Neil deGrasse Tyson Recalls a "Dozen Different Encounters" of Police Racial Bias

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Following the recent deaths of Alton Sterling and Philando Castile, the 114th and 115th known black men to have been fatally shot by police this year, astrophysicist Neil deGrasse Tyson shared an excerpt on Tuesday from his book Dark Matters, recounting his own experiences being racially profiled by police — a reminder that no person of color is ever immune. 

According to the passage, which he posted to Facebook, Tyson was attending a conference for the National Society of Black Physicists in 1991 when a banquet with free-flowing drinks and light conversation turned into a heavy discussion of everyday racism. 

"One by one we each recalled multiple incidents of being stopped by the police," Tyson wrote. "None of the accounts were particularly violent or life-threatening, although it was easy to extrapolate to highly publicized cases that were."

One colleague had been stopped for "admiring the local flora" during a drive through New York. Another was questioned when out on a late-night jog. 

Source: Mic/Getty Images
Source: Mic/Getty Images

Tyson himself had been stopped for changing lanes without signaling — a common and minor human error that resulted in the death of Sandra Bland while in police custody. The officer said he had been suspicious of Tyson's new license plate. In another encounter, officers stopped Tyson and asked "accusatory questions" when they spotted him carrying books into his new office at his graduate school.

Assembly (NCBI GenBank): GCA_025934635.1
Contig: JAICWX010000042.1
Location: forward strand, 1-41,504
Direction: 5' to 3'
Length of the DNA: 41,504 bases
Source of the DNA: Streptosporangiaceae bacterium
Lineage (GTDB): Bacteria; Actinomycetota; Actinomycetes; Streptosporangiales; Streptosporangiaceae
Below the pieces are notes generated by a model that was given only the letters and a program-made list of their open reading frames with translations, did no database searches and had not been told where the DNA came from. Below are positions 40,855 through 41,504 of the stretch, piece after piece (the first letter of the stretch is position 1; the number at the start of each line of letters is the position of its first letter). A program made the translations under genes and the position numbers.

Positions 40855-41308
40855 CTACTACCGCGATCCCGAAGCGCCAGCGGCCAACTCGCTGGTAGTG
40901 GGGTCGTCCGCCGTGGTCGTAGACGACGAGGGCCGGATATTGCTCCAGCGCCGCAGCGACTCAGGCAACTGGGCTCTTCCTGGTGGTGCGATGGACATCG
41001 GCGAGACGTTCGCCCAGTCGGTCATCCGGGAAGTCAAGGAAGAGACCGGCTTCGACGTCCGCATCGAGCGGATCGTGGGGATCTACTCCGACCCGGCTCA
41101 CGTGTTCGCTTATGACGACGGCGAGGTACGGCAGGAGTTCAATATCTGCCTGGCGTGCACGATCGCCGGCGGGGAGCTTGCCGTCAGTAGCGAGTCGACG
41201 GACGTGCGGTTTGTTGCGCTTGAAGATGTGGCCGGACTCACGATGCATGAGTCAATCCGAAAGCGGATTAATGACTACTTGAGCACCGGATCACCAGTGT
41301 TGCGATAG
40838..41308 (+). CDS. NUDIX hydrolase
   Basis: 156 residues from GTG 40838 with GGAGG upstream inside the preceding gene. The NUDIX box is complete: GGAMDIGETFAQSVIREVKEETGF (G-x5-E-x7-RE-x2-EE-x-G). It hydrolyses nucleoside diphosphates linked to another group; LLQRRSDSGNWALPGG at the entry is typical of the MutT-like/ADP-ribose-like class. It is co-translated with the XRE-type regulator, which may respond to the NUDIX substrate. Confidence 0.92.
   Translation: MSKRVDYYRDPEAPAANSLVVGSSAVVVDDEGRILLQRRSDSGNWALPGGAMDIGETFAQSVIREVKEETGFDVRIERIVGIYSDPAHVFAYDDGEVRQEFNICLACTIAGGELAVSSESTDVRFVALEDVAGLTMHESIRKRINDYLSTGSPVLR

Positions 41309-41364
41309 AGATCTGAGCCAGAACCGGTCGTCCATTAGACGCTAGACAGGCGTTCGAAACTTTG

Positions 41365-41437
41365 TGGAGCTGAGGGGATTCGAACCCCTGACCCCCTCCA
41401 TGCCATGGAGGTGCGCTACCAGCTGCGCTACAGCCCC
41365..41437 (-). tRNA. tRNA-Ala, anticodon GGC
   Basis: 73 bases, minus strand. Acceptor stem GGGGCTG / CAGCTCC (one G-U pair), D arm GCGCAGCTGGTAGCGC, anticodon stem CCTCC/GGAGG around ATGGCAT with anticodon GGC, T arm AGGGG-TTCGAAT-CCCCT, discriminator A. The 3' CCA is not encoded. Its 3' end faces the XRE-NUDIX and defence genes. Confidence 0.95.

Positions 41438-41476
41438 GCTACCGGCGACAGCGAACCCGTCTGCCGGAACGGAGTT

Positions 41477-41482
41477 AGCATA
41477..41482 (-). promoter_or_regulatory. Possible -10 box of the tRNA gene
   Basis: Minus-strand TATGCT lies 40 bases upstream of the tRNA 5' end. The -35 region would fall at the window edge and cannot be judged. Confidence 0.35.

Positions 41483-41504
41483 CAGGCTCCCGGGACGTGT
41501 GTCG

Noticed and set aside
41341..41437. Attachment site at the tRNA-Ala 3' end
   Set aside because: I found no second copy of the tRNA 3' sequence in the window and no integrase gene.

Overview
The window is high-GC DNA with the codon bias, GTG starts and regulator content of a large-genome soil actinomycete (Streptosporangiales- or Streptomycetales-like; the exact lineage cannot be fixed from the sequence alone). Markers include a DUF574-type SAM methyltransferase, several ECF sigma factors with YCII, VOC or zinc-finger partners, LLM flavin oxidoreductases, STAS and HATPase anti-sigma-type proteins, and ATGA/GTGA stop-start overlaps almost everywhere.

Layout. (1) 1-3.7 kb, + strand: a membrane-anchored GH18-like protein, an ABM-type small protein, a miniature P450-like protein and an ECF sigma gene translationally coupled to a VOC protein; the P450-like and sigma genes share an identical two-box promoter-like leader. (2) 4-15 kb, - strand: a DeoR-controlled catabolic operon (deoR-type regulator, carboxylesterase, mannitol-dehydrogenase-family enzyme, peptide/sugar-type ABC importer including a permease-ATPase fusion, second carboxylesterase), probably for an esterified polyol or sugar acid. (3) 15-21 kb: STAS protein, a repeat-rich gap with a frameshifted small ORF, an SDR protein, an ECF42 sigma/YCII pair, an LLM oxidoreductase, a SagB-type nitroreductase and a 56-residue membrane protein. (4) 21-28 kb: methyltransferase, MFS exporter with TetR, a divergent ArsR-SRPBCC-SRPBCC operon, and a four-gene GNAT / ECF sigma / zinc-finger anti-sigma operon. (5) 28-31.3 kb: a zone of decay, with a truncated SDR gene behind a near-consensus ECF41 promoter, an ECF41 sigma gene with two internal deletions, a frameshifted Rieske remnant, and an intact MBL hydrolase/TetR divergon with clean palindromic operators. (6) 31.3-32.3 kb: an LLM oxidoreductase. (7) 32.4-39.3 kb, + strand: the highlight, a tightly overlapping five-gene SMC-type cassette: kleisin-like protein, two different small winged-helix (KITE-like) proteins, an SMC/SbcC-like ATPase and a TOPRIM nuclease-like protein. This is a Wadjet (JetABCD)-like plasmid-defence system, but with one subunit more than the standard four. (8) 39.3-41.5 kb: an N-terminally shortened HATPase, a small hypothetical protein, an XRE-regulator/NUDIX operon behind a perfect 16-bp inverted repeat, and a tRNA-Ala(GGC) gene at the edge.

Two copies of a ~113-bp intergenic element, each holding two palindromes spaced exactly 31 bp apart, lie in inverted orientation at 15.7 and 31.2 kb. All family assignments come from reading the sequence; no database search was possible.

"In total, I was stopped two or three times by other security officers while entering physics buildings, but was never stopped entering the campus gym," he said.

"Being mathematically literate, of course, we looked for 'common denominators' among the stories," remembers Tyson. Naturally, there were very few. Tyson writes that they had all been driving different kinds of cars and had gotten stopped at different times of the day, for example. Aside from being physicists the group had only one other thing in common: being black.

Tyson said the outpouring of shared experience inspired him to alter his keynote speech, adding in ten minutes of reflection on the National Society of Black Physicists' "immeasurable significance to the perception of blacks by whites in America."

Commented one Facebook user on the post, "A scary thought that something as insignificant as having a new plate could've meant the world would have no Neil deGrasse Tyson.

"And an even more horrible thought to wonder," he continued, "just how many Neil deGrasse Tysons the world's already lost?"

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